Please contact Durella O’Donnell at Durella.ODonnell@asu.edu for more information, or if you would like to meet with Marianne Francois while she is on campus.

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Seminar: Catalysts for Methane Utilization

Posted by on Sep 12, 2014 in Events | 0 comments

Seminar: Catalysts for Methane Utilizationchuang seminar

Steven Chuang
Department of Polymer Science, University of Akron

Monday, September 22, 2014
10:30 a.m.
Biodesign Center Auditorium (BD) 210, Tempe Campus 



Methane is a major component of shale gas. Recent oversupply of shale gas has changed the landscape of energy and chemical industries in the U.S. The U.S. utilities are producing about 30% of electricity from natural and shale gas, increasing from 15% in 2010. US chemical industries have begun using ethane from shale gas as a feedstock. The low methane price is expected to push its producers to search for ways to expand its uses in the following areas: (i) production of value-added chemicals, (ii) efficient electricity generation through fuel cells, and (iii) methane storage for vehicles.

The key approach for converting CH4 to higher value chemicals is the catalytic partial oxidation reaction.
This presentation will discuss the use of in situ infrared (IR) spectroscopy and transient approaches to study catalytic reaction mechanisms of CH4 partial oxidation, dry reforming to syngas (CO2 + CH4 -> CO + H2), and electrochemical oxidation of CH4 in the solid oxide fuel cell (SOFC). In situ IR studies revealed that adsorbed oxygen leading to the formation of CO was found to be different from those leading to CO2 in CH4 partial oxidation. The selectivity toward CO could be enhanced by selective poisoning the CO2 formation sites on the catalyst surface. Transient studies revealed that electricity generation from the direct CH4-SOFC on the Ni-based catalysts involved decomposition of CH4 to surface carbon/coke and adsorbed hydrogen, followed by electrochemical oxidation with oxygen anions. The addition of CO2 to the feed of the direct CH4-SOFC initiated dry reforming reaction and eliminated the CH4 decomposition/coke formation pathway, producing syngas for electrochemical oxidation. Elimination of coke formation allowed the Ni anode catalyst in the SOFC to operate for a long period of time without appreciable deactivation. This presentation will also briefly discuss the current state of R&D on (i) activation of C-H bond for converting CH4 to other chemicals and (ii) methane storage for vehicle.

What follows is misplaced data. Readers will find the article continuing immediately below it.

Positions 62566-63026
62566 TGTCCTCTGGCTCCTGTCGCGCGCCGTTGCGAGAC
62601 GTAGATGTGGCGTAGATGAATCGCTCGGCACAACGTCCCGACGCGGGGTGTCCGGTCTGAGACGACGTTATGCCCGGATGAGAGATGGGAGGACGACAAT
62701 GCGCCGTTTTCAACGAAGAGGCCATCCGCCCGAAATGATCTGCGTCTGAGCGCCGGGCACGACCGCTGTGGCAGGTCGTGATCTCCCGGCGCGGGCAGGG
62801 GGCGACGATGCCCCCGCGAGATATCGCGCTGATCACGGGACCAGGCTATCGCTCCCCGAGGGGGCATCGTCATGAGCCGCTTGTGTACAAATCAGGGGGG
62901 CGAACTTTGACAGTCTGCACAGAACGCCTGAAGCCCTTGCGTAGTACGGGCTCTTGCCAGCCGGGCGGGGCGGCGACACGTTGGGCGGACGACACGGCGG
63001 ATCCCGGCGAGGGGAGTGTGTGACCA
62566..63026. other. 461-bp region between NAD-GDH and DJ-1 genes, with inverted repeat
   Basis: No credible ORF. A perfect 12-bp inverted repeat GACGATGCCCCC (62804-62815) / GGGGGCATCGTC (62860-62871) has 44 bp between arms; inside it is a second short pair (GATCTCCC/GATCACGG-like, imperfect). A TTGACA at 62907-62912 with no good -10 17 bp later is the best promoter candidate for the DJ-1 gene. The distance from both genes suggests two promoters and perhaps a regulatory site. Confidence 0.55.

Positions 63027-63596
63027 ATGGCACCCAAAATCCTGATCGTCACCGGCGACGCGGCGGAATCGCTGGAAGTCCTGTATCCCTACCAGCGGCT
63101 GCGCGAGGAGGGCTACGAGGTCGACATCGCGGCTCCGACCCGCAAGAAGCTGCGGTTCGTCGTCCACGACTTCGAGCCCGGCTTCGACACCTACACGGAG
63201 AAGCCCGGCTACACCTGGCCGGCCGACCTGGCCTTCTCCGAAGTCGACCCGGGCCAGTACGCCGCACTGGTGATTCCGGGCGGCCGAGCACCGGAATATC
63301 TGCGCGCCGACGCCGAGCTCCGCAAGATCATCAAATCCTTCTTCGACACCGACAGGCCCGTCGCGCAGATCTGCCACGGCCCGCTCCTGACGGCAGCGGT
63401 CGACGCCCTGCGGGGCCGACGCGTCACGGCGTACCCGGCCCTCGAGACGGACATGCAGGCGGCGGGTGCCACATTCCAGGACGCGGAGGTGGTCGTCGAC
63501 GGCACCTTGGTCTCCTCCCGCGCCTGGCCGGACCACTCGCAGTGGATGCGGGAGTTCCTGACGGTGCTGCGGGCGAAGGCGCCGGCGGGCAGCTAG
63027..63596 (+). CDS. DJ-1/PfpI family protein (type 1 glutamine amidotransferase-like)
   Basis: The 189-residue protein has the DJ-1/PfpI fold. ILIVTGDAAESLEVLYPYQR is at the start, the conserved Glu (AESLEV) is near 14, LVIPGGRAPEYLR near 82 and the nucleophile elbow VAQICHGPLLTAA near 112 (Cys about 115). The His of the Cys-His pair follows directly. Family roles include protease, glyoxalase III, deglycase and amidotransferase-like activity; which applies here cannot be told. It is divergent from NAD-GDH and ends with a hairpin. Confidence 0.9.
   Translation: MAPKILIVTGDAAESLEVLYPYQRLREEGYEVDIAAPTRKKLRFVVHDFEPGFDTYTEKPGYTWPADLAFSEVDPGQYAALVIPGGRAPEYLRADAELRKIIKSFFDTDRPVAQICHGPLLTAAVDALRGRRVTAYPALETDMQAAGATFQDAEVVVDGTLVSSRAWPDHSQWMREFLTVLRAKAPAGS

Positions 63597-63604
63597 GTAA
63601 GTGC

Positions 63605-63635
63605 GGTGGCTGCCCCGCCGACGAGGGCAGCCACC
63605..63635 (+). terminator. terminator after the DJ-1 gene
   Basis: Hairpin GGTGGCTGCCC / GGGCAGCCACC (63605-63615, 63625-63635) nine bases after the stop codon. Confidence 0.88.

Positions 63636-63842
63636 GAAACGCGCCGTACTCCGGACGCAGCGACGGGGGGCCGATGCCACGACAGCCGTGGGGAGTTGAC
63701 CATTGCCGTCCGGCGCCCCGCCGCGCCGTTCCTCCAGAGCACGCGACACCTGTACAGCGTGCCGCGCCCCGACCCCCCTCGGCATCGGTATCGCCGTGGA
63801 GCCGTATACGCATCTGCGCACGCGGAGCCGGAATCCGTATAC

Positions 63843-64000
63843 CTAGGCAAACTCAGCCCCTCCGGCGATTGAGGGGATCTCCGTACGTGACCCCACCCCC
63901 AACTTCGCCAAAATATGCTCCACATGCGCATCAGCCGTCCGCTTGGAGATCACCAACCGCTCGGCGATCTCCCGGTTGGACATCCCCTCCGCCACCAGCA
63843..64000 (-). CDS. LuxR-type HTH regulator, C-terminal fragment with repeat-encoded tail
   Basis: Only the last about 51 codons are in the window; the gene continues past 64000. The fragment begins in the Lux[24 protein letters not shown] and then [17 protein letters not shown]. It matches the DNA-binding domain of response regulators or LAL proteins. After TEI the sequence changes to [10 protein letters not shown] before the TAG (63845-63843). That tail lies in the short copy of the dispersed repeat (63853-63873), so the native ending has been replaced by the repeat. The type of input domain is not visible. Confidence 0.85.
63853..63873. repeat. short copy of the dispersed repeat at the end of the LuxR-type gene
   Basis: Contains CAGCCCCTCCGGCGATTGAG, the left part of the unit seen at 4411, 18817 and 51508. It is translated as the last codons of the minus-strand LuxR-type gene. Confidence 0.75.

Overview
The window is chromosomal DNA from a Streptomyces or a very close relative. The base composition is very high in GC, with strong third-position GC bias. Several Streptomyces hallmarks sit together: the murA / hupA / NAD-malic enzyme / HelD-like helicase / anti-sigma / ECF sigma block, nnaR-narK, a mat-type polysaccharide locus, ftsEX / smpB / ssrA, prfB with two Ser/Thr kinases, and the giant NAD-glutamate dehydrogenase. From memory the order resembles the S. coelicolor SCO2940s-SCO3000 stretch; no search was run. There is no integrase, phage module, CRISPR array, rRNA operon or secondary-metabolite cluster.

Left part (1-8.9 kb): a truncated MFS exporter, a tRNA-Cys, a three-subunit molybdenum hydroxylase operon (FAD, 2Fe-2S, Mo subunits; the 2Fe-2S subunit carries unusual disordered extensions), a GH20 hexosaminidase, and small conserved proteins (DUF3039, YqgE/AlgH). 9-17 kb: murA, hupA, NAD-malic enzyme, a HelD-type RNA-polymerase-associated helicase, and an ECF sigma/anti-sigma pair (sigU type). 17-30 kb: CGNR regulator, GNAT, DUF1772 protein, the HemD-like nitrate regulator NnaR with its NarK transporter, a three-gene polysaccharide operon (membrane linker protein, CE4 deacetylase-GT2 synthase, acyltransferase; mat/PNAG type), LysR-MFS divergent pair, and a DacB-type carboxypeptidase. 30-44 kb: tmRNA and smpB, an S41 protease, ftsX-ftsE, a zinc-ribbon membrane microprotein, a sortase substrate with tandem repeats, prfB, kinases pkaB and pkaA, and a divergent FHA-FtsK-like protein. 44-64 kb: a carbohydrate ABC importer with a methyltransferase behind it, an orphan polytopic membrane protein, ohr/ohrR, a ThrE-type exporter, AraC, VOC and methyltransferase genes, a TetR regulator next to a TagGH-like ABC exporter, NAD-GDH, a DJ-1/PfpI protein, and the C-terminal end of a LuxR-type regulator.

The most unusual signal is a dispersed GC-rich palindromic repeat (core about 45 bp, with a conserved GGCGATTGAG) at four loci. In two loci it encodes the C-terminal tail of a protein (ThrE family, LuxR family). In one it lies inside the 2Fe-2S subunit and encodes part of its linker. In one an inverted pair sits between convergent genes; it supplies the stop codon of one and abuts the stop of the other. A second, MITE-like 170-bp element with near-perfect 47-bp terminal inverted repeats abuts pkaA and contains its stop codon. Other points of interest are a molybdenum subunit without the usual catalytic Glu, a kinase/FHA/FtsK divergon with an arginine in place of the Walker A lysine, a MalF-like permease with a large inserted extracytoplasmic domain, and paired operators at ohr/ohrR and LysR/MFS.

Steven S. C. Chuang obtained his Ph.D. from University of Pittsburgh, 1985. He joined the University of Akron in 1986 and began his research in using transient infrared spectroscopic techniques in studying CO related reactions. He served as Chair of Chemical Engineering in 1997-2005. His research shifted to CO2 capture, photocatalysis, and catalysis of solid oxide fuel cells. In 2009, he established FirstEnergyAdvanced Energy Research Center, focusing on the development of CO2 capture and carbon fuel cell technologies. In 2011, he was appointed as Professor of Polymer Science and is organizing Advanced Energy Materials Research at the College of Polymer Science/Engineering at the University of Akron.

Please contact Durella O’Donnell at Durella.ODonnell@asu.edu for more information, or if you would like to meet with Dr. Chuang while he is on campus.

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Attend USAA’s Information Session

Posted by on Sep 12, 2014 in Career, Events | 0 comments

USAA relies on the expertise of our IT team to ensure that our systems and processes are up to date and running seamlessly. Join USAA for a career in Information Technology, and you’ll be part of a FORTUNE® 100 Best Companies to Work For and a Computerworld 100 Best Places to Work in IT. True success in IT development and maintenance takes people who are creative, technically proficient and constantly user-focused. We strive for 100 percent availability, 24/7, while processing more than 20 million computer transactions every day. At USAA, you’ll enjoy plenty of work flexibility and mobility, and the chance to broaden your skills with continued training. We’re a large organization with a steady and growing IT budget, focusing on both legacy technologies and cutting-edge platforms. We were one of the first to market via mobile, and are also innovating in areas such as biometrics.